It’s been a wind­ing road

Port Douglas & Mossman Gazette - - LOOKING BACK -

PPaul Lu­cas was the old­est of five chil­dren, the son of a butcher. Born in Burnie, Tas­ma­nia, he found him­self at the Univer­sity of Ho­bart study­ing Eco­nom­ics in the early 50s.

“I had a ter­ri­ble first year at uni so I hitch­hiked home, quite de­spon­dent,” Paul said, “plan­ning to work with my dad in the butch­ery.

“But my mother con­vinced me to go back, which I did, and ended up pass­ing my de­gree with some dis­tinc­tions.”

Paul’s first em­ploy­ment was in Can­berra with the Com­mon­wealth’s Bureau of Agri­cul­tural Eco­nom­ics as a Re­search Of­fi­cer.

“Can­berra was a much smaller place in those days, with a pop­u­la­tion of just 27,000.”

Paul met and mar­ried Anne, had two daugh­ters and moved to Sydney to join BHP, which he says “was big­ger than the gov­ern­ment back then”.

He spent many years learn­ing all about steel, spend­ing time in New­cas­tle and Port Kem­bla. He ended up in the sales de­part­ment, sell­ing steel to ship­yards, large con­struc­tion com­pa­nies and car man­u­fac­tur­ers.

“It was not so much a sales de­part­ment as a ra­tioning de­part­ment – mak­ing sure that the var­i­ous cus­tomers could be sup­plied with just enough steel as it seemed we could never pro­duce enough.”

Af­ter a few years with BHP, Paul moved into work­ing for a va­ri­ety of smaller steel mer­chants both in New­cas­tle and Mel­bourne, fin­ish­ing up leav­ing the last em­ployer to “make a liv­ing on his own”.

Anne and Paul bought a milk bar in Eltham, a sub­urb of Mel­bourne, where they built the busi­ness up, work­ing 7 days a week, 12 hour days.

“Af­ter three years we sold the busi­ness at a good profit and the fam­ily took a long car­a­van trip up the east coast but we only got as far as Rock­hamp­ton.”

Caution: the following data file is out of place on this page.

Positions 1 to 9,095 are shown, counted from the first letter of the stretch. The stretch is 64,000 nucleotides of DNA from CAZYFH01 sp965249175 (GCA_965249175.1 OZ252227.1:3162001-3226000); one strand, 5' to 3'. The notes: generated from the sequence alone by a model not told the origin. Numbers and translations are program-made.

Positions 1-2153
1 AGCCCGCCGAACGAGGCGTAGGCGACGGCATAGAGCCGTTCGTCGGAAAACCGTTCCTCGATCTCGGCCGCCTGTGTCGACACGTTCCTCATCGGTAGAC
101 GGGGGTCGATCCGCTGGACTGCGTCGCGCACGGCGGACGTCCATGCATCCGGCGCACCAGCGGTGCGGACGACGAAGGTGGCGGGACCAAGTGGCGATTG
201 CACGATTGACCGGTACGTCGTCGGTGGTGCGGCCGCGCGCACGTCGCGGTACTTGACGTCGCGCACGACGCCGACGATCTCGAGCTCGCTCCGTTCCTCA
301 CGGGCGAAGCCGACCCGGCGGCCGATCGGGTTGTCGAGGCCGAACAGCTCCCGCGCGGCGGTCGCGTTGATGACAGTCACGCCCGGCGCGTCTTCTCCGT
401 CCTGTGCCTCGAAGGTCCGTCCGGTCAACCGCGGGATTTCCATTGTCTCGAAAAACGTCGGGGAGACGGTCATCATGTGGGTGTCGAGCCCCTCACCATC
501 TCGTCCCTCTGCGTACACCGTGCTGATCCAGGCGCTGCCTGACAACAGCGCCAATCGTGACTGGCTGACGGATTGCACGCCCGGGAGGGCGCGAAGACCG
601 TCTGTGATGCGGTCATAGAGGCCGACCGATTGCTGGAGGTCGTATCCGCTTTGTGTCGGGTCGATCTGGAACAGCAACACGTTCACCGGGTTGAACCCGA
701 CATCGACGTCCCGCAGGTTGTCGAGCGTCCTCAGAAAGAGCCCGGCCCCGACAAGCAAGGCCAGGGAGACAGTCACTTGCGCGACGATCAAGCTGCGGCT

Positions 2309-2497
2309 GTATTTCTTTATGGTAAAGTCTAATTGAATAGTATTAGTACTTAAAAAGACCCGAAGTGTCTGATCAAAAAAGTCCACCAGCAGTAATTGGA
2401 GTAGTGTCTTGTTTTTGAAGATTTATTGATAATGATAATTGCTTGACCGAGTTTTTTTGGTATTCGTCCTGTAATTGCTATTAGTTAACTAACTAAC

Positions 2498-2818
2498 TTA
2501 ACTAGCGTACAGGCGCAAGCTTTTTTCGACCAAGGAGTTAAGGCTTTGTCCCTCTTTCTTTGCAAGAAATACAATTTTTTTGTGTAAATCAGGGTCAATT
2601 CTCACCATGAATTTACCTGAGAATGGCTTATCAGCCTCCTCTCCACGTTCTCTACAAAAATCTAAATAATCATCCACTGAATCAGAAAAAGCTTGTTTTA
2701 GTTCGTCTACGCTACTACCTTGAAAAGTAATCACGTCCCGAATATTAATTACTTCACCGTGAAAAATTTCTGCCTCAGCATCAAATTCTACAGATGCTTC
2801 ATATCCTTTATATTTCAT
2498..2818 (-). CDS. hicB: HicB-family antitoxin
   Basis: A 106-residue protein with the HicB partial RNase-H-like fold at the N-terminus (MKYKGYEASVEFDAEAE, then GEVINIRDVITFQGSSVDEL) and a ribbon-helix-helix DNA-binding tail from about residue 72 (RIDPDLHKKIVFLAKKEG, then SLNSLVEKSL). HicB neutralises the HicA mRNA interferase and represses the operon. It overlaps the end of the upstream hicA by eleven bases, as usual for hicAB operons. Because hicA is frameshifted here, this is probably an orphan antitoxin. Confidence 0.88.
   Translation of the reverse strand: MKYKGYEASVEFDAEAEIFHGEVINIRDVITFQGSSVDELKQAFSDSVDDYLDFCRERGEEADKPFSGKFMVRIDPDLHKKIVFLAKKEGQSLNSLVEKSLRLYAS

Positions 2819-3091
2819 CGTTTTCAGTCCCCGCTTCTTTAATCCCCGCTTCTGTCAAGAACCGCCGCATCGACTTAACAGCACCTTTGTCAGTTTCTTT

Back home in Mel­bourne, Paul won­dered what he was to do, so he con­tacted one of his for­mer steel in­dus­try em­ploy­ers who took him back.

By the late ’70s Paul’s two daugh­ters were off his hands so Anne and he de­cided to move up north. “We came to Cairns as there was a small car­a­van park for sale, but that didn’t ap­peal but a guy told us about a small mo­tel in a lit­tle town called Port Dou­glas.”

Paul and Anne bought the 8-room busi­ness, the Port Dou­glas Mo­tel, in 1978 and built the busi­ness up un­til 1981, when Anne got very ill.

“I went mow­ing lawns in 1982 and all the time Anne was get­ting sicker and even­tu­ally died later that year,” he said.

Paul started to buy and sell land around Port and Mow­bray and in 1984 he met and mar­ried Ruth Aud­ley, a nurs­ing sis­ter from Moss­man Hos­pi­tal. “We got mar­ried and went on a 12 month car­a­van hon­ey­moon right around Aus­tralia,” he said, “and when we re­turned, we built a house here in Port.”

By 1986 Paul had es­tab­lished Port’s first book shop, Books Etcetera, in Macrossan Street where The Lit­tle Larder is now. Port Dou­glas was thriv­ing – it was “the Skase era”.

“Then came the pi­lots’ strike and we were hurt re­ally badly and I de­cided to close the book­shop down in 1991 and that same year I was elected to the Dou­glas Shire Coun­cil.,” he said.

When asked what his most sig­nif­i­cant achieve­ments were dur­ing his 13 years on Coun­cil, Paul brought to mind sev­eral projects that came to fruition at that time. “I was in­stru­men­tal in es­tab­lish­ing The Clink Theatre,” he said, “which was great as I was a mem­ber of the Port Dou­glas Play­ers and we would have to put on pro­duc­tions all over the town.”

Prior to The Clink open­ing, theatri­cal pro­duc­tions were held in the old Shire Hall, in The Tin Shed, the Sher­a­ton and at QT when it was Ry­dges.

“The old Moss­man Court­house came up for sale, so the Doul­gas Theatre Art Group bought the build­ing, in­clud­ing the cell block, for $600 and it was re­lo­cated to its present site in Mow­bray Street.”

And why was it called ‘The Clink’? They ran a com­pe­ti­tion and the win­ning en­try came from a re­tired London stage di­rec­tor, Joe McCol­lum.

Other achieve­ments of Coun­cil whilst Paul was an elected mem­ber in­cluded the es­tab­lish­ment of the Port Dou­glas Com­mu­nity Sports Com­plex which caters for Aus­tralian Rules, Rugby Union and Net­ball.

Three other ma­jor in­fra­struc­ture projects were also un­der­taken at that time – the re­con­struc­tion and seal­ing of the road to Cape Tribu­la­tion, the de­vel­op­ment of new Shire Of­fices in Moss­man and an up­grade of the sew­er­age sys­tem for Port Dou­glas.

In 2000, Ruth passed away af­ter 16 years of mar­riage. Paul de­cided on a change of scenery and a qui­eter life away from Port.

He moved to Wonga Beach where he spent 11 years and only re­cently left the re­spon­si­bil­ity of a large gar­den and moved to a unit back in Port.

At 84, Paul looks back on a busy and pro­duc­tive life.

He main­tains a keen in­ter­est in pol­i­tics, sport and the stock ex­change.

His motto for a good life – “eat, drink and be merry”.

Paul Lu­cas to­day. Inset: on his grad­u­a­tion

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